AFRICA: The nettlesome question of aid
Wednesday, March 11, 2009
Dead Aid, a controversial new book by economist Dambisa Moyo, argues that cutting off all non-emergency assistance to Africa within five years "would help stimulate growth". But in countries like Zambia, the author's homeland, such a prescription could prove problematic, given the global financial turndown.
Zambia went from being a middle-income country in the 1970s to consistently appearing among the bottom 20 nations on the UN Development Programme's Human Development Index from 1990 onwards, in spite of receiving over US$10 billion in development assistance between 1990 and 2005 - equivalent to 23 percent of GDP over the same period.
It is statistics like these that drove Moyo, a former World Bank consultant and debt capital market analyst for Goldman Sachs, to write Dead Aid: Why Aid Is Not Working and How There Is a Better Way for Africa.
"Growing up in Zambia, and then coming abroad and seeing that the world seemed to be moving along and growing very rapidly, yet every time I went home - year in, year out - things were getting worse. To me, this was an ongoing recognition that aid just wasn't working."
Problem or solution?
Moyo argues that rather than bilateral and multilateral aid being part of the solution, they are in fact part of the problem. "The two goals of aid are to stimulate higher growth and reduce poverty. Yet what has happened is that despite the trillion dollars of aid that has gone to Africa in the past 60 years, you've seen a decrease in growth and an increase in poverty," she told IRIN.
"You essentially have a problem whereby African governments are getting aid because they, the donors, are worried about the levels of poverty in those countries. But that aid then tends to spew out a lot of corruption, it creates a lot of bureaucracy, it kills off entrepreneurship, and it disenfranchises voters in those countries."
Moyo is not the first person to criticize the effectiveness of aid programmes in Africa; a growing number of donors are undertaking studies to investigate their real worth. In 2007, the Norwegian Agency for Development Cooperation (NORAD) released one such study: Norwegian Aid Works – But Not Well Enough.
"Norwegian aid constitutes 3 percent of the total aid to Zambia, which was equal to 0.8 percent of Zambia's GDP in 2005. Our report showed that aid is more successful when it is channelled towards technical support. So the dialogue between NORAD and Zambia has become less political and more technical," NORAD's Ase Seim, coordinator of the report, told IRIN. A follow-up report is due to be released in 2009.
An example of a technical programme was computerizing Zambia's Office of the Auditor General, which received $1.6 million between 1997 and 2008, with support for restructuring and staff training, which means there are now regular audits of government activities - making a direct improvement in governance.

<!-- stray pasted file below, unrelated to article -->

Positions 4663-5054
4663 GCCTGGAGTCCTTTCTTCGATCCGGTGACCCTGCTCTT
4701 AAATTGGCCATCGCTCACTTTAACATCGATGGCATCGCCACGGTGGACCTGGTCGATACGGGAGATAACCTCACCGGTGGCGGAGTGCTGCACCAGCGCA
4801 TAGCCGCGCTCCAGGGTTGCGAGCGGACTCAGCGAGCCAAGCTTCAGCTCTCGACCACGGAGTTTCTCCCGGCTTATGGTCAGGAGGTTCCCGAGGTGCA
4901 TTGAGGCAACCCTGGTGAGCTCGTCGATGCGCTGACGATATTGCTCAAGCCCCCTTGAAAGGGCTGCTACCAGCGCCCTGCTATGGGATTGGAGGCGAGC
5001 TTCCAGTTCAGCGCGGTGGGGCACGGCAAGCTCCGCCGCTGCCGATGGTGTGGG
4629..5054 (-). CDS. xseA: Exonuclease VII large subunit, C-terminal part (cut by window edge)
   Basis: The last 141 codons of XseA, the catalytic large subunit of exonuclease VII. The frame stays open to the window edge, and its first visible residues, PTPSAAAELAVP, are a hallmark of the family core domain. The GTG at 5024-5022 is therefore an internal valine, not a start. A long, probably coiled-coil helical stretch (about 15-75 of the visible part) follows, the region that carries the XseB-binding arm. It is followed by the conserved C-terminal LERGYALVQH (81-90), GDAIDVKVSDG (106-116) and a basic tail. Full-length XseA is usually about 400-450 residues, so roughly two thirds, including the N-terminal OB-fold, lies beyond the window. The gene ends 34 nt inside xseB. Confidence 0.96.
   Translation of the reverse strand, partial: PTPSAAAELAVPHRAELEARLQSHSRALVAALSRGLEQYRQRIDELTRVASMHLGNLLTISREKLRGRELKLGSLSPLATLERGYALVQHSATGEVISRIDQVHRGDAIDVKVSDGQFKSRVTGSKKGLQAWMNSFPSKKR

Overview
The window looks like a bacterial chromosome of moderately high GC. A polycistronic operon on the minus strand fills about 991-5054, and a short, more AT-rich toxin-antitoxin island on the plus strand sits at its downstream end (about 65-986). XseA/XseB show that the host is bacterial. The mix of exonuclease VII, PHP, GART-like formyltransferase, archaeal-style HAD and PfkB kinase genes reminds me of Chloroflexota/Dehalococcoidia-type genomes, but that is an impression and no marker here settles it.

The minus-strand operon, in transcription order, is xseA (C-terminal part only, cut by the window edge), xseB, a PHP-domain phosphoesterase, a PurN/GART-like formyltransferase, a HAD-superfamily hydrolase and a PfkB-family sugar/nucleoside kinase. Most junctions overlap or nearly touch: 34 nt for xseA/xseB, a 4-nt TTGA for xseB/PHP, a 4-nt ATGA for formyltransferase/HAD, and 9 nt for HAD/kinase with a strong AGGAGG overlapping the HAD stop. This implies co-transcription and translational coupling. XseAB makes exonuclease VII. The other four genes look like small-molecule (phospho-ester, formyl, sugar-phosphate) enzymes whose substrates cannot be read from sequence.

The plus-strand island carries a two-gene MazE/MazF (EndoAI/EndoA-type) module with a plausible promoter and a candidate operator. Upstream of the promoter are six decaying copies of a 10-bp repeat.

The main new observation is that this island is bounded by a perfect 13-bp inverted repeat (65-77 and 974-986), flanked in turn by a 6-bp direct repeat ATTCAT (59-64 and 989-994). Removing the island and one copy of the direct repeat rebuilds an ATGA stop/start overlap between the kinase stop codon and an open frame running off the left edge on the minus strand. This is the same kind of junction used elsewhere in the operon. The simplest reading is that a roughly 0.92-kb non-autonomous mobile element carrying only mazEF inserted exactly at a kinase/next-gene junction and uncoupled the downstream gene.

The financial downturn has hit Zambia hard in recent months, with copper prices - the mainstay of the economy - dropping dramatically on the back of falling global demand. Shrinking government revenues mean less state spending.
"Right now we are doing the annual audit. However, our budget has been cut by 17 percent by the government because they have less money than last year. So, yes, we have improved our audit methodology through the creation of manuals and computerization in the past few years; in the long term we still have areas that are not fully sustainable without consistent funds," Louis Mwanga, deputy director of Planning at the Office of the Auditor General, told IRIN.
Prescription to African governments
While Dead Aid criticises bilateral and multilateral aid, it also offers some alternatives to prevailing policy, such as the increased use of global capital markets by African policy-makers to raise investment funds: Moyo does not believe that the current financial environment should be a deterrent.
"In the current climate, my prescription to African governments is to focus on ensuring that when the market bounces back, which it will, then they need to be ready to go into the international marketplace to raise bonds. My view is that there is a lot of preparatory work that needs to be done to get bond ratings and to familiarize their countries with international investors."
Ghana did just that after undergoing economic reforms from 2000 onwards. However, these reforms were made possible by a period of political stability combined with support from international partners.
"Ghana showed maturity by utilizing the global bond market in the way that it did, but it could only do so because of the economic reforms that were achieved there, largely through aid. To deny this would be wrong," noted Alison Evans, programme director of the UK-based Overseas Development Institute.
"By contrast, Zambia is in no position to do the same as yet. In fact, Zambia serves as a good example of how Africa is being affected by the current financial situation: a cut in aid budgets in donor countries is set to have negative consequences, a reduction in the amount of remittances is also setting in, plus a sizable drop in commodity prices is having severe effects on the copper industry."
For low-income countries like Zambia, turning their backs on aid in favour of the capital markets in the current global recession may not be the best option.